The laws enforced by EEOC prohibit an employer from treating you differently, or less favorably, because you or a friend, parent, or someone else you associate with holds a particular religious belief (or non-belief). The laws enforced by EEOC protect all sincerely-held religious beliefs. It does not matter if you hold the beliefs of a traditional organized religion, such as Buddhism, Christianity, or Judaism, or if you hold what others consider nontraditional beliefs, such as Wicca and Rastafarianism. Non-believers also are protected from religious discrimination.
The laws enforced by EEOC also protect you from being harassed at work by managers, co-workers, or others in your workplace because of your religious beliefs.
The laws enforced by EEOC give you the right to request reasonable changes to the workplace because of your religious beliefs. We call these requests for "religious accommodation."
Although your employer does not have to grant every request for a workplace change, it is required to carefully consider each request and whether it would be possible. An employer might not have to grant your request if it would be too costly, have a negative impact on efficiency, reduce workplace safety, or have a negative impact on the rights of other employees.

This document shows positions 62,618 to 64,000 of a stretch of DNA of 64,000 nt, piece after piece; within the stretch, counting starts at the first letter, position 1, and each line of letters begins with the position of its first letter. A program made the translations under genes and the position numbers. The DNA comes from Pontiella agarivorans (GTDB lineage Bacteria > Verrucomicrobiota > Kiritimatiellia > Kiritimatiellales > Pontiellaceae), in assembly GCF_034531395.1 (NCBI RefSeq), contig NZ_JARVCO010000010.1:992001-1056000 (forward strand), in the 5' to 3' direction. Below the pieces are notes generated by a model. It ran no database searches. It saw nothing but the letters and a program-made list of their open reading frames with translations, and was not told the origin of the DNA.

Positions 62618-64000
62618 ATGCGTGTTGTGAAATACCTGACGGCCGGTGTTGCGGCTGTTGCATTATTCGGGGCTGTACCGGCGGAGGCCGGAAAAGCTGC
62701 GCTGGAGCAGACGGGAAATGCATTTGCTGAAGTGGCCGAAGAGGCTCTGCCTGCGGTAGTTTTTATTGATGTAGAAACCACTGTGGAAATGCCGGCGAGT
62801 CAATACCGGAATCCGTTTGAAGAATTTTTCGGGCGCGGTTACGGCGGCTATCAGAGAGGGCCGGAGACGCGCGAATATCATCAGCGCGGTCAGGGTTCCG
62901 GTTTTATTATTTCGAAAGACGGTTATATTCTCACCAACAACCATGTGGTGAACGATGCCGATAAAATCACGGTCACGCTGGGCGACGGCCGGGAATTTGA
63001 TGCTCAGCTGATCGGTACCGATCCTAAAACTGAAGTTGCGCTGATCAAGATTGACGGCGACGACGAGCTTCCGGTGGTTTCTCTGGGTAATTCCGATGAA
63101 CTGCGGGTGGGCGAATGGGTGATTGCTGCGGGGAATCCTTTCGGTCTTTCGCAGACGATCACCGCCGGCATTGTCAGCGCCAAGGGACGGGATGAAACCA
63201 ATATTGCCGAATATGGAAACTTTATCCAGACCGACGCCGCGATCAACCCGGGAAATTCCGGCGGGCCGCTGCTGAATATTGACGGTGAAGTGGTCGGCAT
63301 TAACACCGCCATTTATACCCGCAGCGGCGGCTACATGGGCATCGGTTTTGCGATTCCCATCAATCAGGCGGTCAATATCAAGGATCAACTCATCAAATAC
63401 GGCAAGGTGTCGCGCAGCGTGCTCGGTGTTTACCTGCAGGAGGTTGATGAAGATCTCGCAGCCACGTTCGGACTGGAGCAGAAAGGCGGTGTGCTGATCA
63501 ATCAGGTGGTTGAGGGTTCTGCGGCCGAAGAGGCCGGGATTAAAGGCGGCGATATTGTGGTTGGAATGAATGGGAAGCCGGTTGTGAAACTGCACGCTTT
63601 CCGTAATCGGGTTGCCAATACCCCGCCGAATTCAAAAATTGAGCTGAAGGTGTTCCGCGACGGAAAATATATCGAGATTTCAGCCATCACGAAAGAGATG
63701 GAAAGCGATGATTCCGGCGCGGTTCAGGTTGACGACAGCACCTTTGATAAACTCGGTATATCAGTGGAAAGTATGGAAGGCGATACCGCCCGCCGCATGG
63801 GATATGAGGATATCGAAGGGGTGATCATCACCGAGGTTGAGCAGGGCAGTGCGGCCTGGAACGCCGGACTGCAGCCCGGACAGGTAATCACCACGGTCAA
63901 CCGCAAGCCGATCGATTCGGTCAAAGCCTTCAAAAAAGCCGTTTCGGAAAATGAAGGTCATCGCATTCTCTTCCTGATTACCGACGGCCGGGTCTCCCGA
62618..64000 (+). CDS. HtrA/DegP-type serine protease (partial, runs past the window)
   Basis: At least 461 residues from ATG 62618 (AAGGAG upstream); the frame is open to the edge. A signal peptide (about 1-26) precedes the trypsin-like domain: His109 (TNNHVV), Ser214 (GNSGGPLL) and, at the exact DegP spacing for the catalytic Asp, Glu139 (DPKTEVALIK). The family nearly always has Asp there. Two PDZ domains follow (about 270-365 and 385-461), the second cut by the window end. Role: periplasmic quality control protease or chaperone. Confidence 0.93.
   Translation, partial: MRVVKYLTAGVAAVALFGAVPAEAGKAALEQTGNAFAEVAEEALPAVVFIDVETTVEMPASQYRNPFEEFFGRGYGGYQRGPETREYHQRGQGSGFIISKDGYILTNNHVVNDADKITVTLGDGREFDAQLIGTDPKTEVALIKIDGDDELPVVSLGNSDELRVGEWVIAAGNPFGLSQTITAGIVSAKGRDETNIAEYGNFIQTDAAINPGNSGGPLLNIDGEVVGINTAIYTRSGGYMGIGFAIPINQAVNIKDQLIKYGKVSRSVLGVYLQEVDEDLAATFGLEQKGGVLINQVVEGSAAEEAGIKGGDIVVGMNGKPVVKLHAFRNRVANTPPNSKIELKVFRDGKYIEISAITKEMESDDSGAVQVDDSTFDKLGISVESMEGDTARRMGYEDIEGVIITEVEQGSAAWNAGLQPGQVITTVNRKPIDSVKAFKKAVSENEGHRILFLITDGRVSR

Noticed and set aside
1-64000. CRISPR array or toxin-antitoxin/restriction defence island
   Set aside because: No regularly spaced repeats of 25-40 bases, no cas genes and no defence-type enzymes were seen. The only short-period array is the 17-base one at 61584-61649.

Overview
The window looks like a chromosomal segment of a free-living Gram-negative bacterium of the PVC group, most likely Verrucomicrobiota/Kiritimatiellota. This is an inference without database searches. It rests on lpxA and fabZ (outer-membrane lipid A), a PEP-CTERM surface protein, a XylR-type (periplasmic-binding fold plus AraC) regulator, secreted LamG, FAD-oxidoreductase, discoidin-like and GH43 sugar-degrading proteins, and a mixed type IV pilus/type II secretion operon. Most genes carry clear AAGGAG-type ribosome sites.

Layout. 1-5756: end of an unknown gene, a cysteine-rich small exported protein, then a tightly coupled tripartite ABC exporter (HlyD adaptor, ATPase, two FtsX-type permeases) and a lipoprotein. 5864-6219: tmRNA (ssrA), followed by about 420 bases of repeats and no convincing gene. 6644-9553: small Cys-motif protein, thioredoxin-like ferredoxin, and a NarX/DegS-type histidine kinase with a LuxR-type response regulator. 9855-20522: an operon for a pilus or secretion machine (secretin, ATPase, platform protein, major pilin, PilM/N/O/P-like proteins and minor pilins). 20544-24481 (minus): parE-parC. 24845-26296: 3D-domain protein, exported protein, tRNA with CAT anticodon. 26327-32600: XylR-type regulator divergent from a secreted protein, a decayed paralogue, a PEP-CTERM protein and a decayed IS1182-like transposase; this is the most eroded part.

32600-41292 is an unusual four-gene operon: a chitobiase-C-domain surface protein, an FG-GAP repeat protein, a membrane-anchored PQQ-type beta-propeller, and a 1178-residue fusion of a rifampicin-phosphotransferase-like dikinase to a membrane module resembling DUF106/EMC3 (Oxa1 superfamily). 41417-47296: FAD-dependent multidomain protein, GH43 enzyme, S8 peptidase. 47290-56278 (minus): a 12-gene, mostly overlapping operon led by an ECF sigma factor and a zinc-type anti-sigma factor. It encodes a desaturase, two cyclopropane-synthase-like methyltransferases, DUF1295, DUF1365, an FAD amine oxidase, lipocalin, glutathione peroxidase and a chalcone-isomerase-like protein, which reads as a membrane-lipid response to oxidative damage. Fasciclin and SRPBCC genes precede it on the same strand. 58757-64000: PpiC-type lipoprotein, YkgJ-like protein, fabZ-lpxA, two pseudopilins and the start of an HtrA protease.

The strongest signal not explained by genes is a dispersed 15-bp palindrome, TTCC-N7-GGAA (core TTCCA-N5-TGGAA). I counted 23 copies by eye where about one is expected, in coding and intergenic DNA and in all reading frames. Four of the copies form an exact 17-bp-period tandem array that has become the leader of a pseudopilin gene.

Finally, the laws enforced by EEOC protect you from being punished or harassed at work because you or someone you closely associate with (for example, a relative or close friend) complains about religious discrimination. We call this your right to be protected from retaliation.
If you would like more information after reading the frequently asked questions, see the EEOC's Religious Discrimination page.